Boasting 52 semi-trucks of staging, and 30 more of steel, the production recquires 4 (yes FOUR) whole cranes to put everything together and make it the monumental show it is. Columbus Arena Sports and Entertainment (CASE) say it is a bigger production than The Rolling Stones 2015 concert at the same venue, or Cirque Di Soleil’s Michael Jackson event that took place nearby.

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So, 82 semi-trailers carried just one of two sets of stages the singer purportedly hauled all over the country for her Reputation tour.

The article continues:

Workers labored for two days setting everything up. Swift’s show on Saturday night lasted two hours. Taking it all down and loading everything back aboard the trucks took about a day. No doubt the 60,000 fans who attended the event loved it, and her.

“To be sure, it was as dazzling a show as this town has seen,” said a reviewer for the Columbus Dispatch, ”and her gesture rang genuine.” That gesture was her thanking the 500 workers, some local and some in her employ, who set it all up.

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So in this case, it took two days behind-the-scenes with hundreds of people to support and create every aspect of Taylor’s show in one location. That also includes planning each tour destination to the incredibly detailed handouts they provide to those working on tour so they can pack and unpack the semis hauling every set piece, lighting rig, instruments and whatever else they might need, properly in the most expert game of Tetris you might every play.

There’s also volunteers or those working at the venue helping those working with the tour, helping with loading, and making sure Taylor’s staff knows where to go to set things up, tear down, and where anything can all be stored while it awaits another load-in.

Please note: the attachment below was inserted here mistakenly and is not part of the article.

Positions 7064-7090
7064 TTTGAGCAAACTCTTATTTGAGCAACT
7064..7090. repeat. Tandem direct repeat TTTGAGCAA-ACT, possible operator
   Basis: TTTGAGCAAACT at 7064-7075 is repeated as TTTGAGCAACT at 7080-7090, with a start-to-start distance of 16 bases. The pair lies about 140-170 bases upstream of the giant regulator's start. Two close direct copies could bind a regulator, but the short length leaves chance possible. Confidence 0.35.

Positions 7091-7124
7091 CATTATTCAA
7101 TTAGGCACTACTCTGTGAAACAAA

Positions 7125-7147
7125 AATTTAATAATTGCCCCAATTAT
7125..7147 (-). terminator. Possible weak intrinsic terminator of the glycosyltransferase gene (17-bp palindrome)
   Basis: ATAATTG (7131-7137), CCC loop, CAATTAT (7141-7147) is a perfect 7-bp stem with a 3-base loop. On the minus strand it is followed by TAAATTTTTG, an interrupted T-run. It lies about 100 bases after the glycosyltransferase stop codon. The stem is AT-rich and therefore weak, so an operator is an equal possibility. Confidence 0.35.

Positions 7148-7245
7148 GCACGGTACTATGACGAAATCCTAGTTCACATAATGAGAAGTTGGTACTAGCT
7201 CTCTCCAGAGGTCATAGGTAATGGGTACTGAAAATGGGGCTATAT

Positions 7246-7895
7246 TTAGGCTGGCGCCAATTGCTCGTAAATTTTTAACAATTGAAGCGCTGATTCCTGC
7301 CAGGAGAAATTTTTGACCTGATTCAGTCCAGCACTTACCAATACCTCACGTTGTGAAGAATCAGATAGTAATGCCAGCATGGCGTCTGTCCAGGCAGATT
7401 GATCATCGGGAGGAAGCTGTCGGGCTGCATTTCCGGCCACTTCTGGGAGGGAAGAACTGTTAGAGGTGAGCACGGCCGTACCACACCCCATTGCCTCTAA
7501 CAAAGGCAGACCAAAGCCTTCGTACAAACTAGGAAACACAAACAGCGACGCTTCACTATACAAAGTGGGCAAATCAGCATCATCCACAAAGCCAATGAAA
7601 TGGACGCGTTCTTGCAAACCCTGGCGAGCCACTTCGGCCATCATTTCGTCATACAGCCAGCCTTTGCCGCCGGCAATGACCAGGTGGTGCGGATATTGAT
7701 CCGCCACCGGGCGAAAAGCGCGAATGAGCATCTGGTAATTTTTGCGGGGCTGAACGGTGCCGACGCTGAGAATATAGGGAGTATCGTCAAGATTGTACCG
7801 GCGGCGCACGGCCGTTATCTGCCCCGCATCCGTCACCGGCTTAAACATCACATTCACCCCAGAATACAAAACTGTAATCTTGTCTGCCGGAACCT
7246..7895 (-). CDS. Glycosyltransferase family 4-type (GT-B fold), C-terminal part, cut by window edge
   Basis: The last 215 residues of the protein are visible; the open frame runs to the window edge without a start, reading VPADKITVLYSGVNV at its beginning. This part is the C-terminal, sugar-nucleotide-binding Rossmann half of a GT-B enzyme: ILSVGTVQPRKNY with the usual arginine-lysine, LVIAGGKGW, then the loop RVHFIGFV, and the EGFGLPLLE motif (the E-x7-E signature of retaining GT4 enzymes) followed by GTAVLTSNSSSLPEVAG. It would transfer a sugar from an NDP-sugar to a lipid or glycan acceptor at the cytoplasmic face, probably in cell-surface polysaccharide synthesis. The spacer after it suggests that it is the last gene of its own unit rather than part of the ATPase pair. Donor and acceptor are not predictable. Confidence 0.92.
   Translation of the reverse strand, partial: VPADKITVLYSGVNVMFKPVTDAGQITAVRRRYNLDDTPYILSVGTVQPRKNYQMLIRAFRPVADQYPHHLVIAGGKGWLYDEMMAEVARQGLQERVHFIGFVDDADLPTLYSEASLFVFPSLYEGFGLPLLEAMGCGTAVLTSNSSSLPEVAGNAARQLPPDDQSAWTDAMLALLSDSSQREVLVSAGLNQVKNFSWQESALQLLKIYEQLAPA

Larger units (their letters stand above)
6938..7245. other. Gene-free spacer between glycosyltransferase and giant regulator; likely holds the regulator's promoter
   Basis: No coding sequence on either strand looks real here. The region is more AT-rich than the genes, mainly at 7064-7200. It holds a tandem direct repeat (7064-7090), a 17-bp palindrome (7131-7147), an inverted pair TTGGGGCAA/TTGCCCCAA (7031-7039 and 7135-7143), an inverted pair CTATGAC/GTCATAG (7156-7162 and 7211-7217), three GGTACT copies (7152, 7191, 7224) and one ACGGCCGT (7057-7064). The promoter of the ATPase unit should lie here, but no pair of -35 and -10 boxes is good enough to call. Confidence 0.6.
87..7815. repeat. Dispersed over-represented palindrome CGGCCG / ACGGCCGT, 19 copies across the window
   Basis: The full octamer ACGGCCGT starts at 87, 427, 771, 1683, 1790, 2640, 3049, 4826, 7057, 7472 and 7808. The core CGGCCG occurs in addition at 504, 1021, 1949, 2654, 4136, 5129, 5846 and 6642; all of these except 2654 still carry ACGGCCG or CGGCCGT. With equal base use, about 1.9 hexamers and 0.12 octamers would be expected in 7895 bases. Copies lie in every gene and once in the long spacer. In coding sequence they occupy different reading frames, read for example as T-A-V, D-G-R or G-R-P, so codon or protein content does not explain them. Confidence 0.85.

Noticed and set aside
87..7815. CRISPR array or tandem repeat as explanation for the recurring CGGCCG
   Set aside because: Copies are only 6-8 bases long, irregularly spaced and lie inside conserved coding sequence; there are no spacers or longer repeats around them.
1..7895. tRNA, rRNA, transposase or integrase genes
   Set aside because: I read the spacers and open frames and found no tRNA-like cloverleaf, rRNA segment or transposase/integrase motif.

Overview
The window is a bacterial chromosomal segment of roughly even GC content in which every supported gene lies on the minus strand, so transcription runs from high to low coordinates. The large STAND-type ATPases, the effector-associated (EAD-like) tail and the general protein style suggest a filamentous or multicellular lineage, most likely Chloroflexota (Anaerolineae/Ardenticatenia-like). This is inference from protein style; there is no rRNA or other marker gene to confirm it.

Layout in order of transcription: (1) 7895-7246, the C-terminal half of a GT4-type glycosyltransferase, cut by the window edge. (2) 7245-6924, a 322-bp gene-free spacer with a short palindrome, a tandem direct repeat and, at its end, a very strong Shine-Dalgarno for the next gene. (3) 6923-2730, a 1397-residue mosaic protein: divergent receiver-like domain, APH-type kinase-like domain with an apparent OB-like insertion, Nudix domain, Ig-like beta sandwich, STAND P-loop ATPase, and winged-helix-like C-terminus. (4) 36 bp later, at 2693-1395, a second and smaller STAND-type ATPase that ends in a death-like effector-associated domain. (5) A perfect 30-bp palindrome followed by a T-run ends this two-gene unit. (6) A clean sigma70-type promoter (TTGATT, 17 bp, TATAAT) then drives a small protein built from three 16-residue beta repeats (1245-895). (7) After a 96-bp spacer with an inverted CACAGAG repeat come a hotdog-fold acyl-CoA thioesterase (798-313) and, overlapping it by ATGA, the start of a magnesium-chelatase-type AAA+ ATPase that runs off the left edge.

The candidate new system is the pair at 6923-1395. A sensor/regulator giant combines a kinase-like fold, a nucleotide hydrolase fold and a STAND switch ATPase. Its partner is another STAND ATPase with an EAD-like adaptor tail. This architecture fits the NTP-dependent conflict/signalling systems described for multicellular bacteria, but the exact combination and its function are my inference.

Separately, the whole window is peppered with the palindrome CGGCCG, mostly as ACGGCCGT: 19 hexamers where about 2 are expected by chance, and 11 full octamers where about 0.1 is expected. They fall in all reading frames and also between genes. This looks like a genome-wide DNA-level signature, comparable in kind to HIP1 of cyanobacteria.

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I reached out to a friend and former colleague of mine, Scott Bell, who is a Production Manager for MI Entertainment Group here in Michigan, and Tour Manager for a group called The Menzingers for a little more insight. According to Bell, it’s fairly common for big names like Swift or Metallica to coordinate and haul these small cities simultaneous for large stadium tours.

He said in comparison, smaller shows with supporting acts may unload anywhere from 4 -10 semi trucks to put on one show. From the venue’s standpoint, while they’re unloading all of those trucks, production managers, like Bell, are also working to coordinate the next day’s lineup, as some acts come in the night before to unload equipment so they can say, program their lights for the next night’s show. It’s truly a complex dance to put together.

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I can tell you from my past concert days, unloading and loading trailers were difficult enough, and for the acts I typically helped with, they might have one or two large trailers, or just a van they threw all their stuff in. But Taylor’s show, is a masterpiece. To coordinate 82+ semi trucks to load in and put together a show … just to load them up successfully in a night before sending them off is like watching a Nutcracker Ballet production in New York. Intricate. Graceful. Beautiful. You go T.